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David Axelrod has always been a believer. Whether as a young journalist investigating city corruption, a campaign consultant guiding underdog candidates against entrenched orthodoxy, or as senior adviser to the president during one of the worst crises in American history, Axelrod held fast to his faith in the power of stories to unite diverse communities and ignite transformative political change. Now this legendary strategist, the mastermind behind Barack Obama’s historic election campaigns, shares a wealth of stories from his forty-year journey through the inner workings of American democracy. Believer is the tale of a political life well lived, of a man who never gave up on the deepest promises our country has to offer.
Believer reveals the roots of Axelrod’s devotion to politics and his faith in democratic change. As a child of the 60s in New York City, Axelrod worked his first campaigns during a tumultuous decade that began with soaring optimism and ended in violence and chaos. As a young newspaperman in Chicago during the 1970s and ’80s, Axelrod witnessed another world transformed when he reported on the dissolution of the last of the big city political machines—Richard Daley, Dan Rostenkowski, and Harold Washington—along with the emergence of a dynamic black independent movement that ultimately made Obama’s ascent possible. After cutting his teeth in the rollicking world of Chicago journalism, Axelrod switched careers to become a political strategist. His unorthodox tactics during his first campaign helped him get Paul Simon unexpectedly elected to the Senate, and soon Axelrod’s counsel was sought by the greatest lights of the Democratic Party. Working for path breakers like Hillary Clinton, Deval Patrick, and Rahm Emanuel—and morally conflicted characters like Rod Blagojevich and John Edwards—Axelrod, for better and worse, redefined the techniques by which modern political campaigns are run.
The heart of Believer is Axelrod’s twenty-year friendship with Barack Obama, a warm partnership that inspired both men even as it propelled each to great heights. Taking a chance on an unlikely candidate for the U.S. Senate, Axelrod ultimately collaborated closelywith Obama on his political campaigns, and served as the invaluable strategist who contributed to the tremendous victories of 2008 and 2012. Switching careers again, Axelrod served as senior adviser to the president during one of the most challenging periods in national history: working at Obama’s side as he battled an economic disaster; navigated America through two wars; and fought to reform health care, the financial sector, and our gridlocked political institutions. In Believer, Axelrod offers a deeper and richer profile of this extraordinary figure—who in just six years vaulted from the Illinois State Senate to the Oval Office—from the perspective of one who was at his side every step of the way.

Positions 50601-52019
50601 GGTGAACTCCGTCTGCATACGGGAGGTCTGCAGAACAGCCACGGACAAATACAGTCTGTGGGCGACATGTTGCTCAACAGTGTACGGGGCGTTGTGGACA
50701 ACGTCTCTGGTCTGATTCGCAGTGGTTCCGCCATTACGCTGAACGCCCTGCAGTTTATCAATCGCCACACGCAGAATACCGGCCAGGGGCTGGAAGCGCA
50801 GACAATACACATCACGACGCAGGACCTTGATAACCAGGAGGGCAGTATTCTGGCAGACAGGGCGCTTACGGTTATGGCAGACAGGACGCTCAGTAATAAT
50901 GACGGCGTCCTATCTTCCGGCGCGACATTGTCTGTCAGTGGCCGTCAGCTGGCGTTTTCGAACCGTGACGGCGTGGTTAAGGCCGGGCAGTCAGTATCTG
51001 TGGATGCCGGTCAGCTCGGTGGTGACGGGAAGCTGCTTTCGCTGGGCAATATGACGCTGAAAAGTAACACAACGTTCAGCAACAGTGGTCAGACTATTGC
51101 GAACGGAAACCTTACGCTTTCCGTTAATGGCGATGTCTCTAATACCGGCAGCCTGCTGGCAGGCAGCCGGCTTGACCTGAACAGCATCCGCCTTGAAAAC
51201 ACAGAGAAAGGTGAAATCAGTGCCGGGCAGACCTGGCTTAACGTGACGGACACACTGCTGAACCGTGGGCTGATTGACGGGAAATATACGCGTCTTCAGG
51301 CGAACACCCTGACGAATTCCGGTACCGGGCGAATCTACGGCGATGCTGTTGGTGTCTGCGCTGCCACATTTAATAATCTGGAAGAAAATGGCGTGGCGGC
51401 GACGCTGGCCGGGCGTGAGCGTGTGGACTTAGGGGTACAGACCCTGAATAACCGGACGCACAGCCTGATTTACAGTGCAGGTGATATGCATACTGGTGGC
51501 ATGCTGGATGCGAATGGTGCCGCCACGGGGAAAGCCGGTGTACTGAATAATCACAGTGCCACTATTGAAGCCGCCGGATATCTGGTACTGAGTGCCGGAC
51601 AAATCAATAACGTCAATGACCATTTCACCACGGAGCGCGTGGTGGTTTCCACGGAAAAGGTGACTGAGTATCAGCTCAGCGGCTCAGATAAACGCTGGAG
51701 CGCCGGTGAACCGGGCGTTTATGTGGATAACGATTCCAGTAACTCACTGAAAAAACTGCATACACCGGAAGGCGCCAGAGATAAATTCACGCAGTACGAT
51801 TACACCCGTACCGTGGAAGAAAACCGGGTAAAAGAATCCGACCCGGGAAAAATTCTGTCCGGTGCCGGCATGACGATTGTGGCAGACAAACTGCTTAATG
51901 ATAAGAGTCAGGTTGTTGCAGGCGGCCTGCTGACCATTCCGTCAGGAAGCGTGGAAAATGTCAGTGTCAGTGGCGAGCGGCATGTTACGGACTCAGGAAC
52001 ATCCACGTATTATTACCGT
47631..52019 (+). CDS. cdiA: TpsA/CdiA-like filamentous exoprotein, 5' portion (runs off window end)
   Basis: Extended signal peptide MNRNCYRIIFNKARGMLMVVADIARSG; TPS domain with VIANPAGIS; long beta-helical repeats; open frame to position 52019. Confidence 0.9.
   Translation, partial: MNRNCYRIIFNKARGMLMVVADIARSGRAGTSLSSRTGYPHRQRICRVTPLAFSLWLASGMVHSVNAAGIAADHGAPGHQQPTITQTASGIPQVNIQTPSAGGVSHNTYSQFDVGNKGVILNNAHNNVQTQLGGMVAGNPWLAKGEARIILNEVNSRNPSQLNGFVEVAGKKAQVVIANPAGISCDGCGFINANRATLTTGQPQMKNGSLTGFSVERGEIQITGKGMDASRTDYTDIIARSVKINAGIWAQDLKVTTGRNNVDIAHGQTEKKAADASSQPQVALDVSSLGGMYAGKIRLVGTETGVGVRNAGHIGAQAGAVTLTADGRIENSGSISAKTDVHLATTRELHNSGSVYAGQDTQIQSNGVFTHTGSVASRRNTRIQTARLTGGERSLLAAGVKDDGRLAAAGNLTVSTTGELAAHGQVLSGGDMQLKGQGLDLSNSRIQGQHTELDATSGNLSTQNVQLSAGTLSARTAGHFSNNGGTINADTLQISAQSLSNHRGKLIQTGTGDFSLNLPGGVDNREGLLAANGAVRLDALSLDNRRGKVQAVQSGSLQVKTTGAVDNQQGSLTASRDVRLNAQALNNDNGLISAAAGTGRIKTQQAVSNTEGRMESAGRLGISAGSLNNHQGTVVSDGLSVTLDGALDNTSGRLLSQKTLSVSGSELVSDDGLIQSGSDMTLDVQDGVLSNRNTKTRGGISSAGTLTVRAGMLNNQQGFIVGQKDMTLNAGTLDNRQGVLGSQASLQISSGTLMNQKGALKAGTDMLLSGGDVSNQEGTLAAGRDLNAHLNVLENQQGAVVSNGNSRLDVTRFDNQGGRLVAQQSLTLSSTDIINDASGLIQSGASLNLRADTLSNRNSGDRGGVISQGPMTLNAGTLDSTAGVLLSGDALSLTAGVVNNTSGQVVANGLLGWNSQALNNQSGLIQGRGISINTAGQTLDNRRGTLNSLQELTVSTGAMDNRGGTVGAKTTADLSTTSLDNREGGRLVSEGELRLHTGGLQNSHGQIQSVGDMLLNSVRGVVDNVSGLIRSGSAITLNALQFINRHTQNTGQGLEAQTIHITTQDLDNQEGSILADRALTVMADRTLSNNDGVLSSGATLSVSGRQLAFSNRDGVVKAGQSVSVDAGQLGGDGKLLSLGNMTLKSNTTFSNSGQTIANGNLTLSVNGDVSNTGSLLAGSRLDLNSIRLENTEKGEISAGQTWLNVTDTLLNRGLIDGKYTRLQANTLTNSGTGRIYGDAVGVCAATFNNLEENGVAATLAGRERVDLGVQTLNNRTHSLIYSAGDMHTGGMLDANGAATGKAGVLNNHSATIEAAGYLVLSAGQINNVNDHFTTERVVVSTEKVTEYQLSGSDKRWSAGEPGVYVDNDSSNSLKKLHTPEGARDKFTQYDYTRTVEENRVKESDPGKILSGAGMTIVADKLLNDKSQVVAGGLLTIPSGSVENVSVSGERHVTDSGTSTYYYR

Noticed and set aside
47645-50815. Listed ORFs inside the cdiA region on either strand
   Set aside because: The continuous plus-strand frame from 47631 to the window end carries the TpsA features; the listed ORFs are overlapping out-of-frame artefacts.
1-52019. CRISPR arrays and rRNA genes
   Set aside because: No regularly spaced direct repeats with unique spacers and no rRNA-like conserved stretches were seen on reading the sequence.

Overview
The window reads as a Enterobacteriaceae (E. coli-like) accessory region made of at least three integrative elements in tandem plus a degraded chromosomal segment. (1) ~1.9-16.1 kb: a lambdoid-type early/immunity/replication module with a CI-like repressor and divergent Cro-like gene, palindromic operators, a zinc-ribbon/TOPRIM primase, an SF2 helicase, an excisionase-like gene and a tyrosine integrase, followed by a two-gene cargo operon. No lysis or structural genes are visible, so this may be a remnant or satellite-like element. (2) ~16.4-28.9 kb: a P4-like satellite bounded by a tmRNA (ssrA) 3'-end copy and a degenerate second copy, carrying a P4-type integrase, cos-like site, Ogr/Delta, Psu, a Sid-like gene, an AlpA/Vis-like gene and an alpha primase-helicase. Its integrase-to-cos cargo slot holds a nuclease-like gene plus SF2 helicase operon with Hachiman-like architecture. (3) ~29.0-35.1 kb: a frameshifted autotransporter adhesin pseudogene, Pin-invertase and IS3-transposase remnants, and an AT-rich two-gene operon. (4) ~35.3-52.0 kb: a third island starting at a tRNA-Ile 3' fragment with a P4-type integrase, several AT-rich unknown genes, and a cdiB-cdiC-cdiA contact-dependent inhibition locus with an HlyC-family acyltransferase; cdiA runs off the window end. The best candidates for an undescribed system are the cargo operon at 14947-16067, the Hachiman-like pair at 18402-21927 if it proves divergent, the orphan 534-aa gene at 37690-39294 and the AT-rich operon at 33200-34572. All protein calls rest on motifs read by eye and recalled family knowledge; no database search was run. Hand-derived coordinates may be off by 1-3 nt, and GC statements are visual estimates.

Spanning forty years that include corruption and transformation, turmoil and progress, Believer takes readers behind the closed doors of politics even as it offers a thrilling call to democratic action. Axelrod’s Believer is a powerful and inspiring memoir enlivened by the charm and candor of one of the greatest political strategists in recent American history.
François Furstenberg is the author of In the Name of the Father and When the United States Spoke French. Full Bio
STRANGE REUNIONS: AN INTRODUCTION
For affliction does not come from the dust, nor does trouble sprout from the ground, Yet man is born to trouble, as the sparks fly upward. Job 5:6–7
Revolutionary sparks, set off by the great explosion in France, fly upward. Most fall in Europe. Some, carried west by the trade winds, fall in the Caribbean and set off dry kindling. Others land deep in the North American forests. A few, following the gentle breezes drifting along the American coast, float up the Delaware Bay to Philadelphia. More…
In the summer of 1945 atom bombs were the ultimate secret weapon. Developed and tested in conditions of maximum security in a New Mexico desert camp, they destroyed Hiroshima and Nagasaki that August and ended World War II. In the summer of 1946 a new set of atom bomb tests was designed to make them the ultimate public weapon. Three bombs would be detonated in front of movie cameras, journalists, members of Congress, and selected international VIPs at Bikini Atoll in the Pacific Ocean’s Marshall Islands. Code-named Operation Crossroads, the display would show the world just how much destructive power America now possessed. The spectacle would intimidate and deter potential aggressors, especially the Soviet Union. The islands’ 167 inhabitants were evacuated and given a promise that they could return home later.1
But Operation Crossroads did not go according to plan. The two blasts, “Able” (aboveground) and “Baker” (underwater), were less destructive than some scientists and generals had hoped, damaging but not sinking many of the captured German and Japanese warships anchored nearby. On the other hand, the irreversible radioactive contamination of these ships, and the deaths of the trial animals caged on board, demonstrated the bombs’ sinister aftereffects. Right after Baker, sailors were sent aboard the damaged ships to clean up, wearing no protective gear. “Out of the four hours we spent on her [the USS Hughes], two were spent vomiting and retching as we all became violently ill,” wrote one. A medical official on the scene, aware of the danger and dismayed by military negligence, reported that senior navy officers took “a blind, hairy-chested approach to matters of radiological safety.” The third bomb test was postponed.2 More…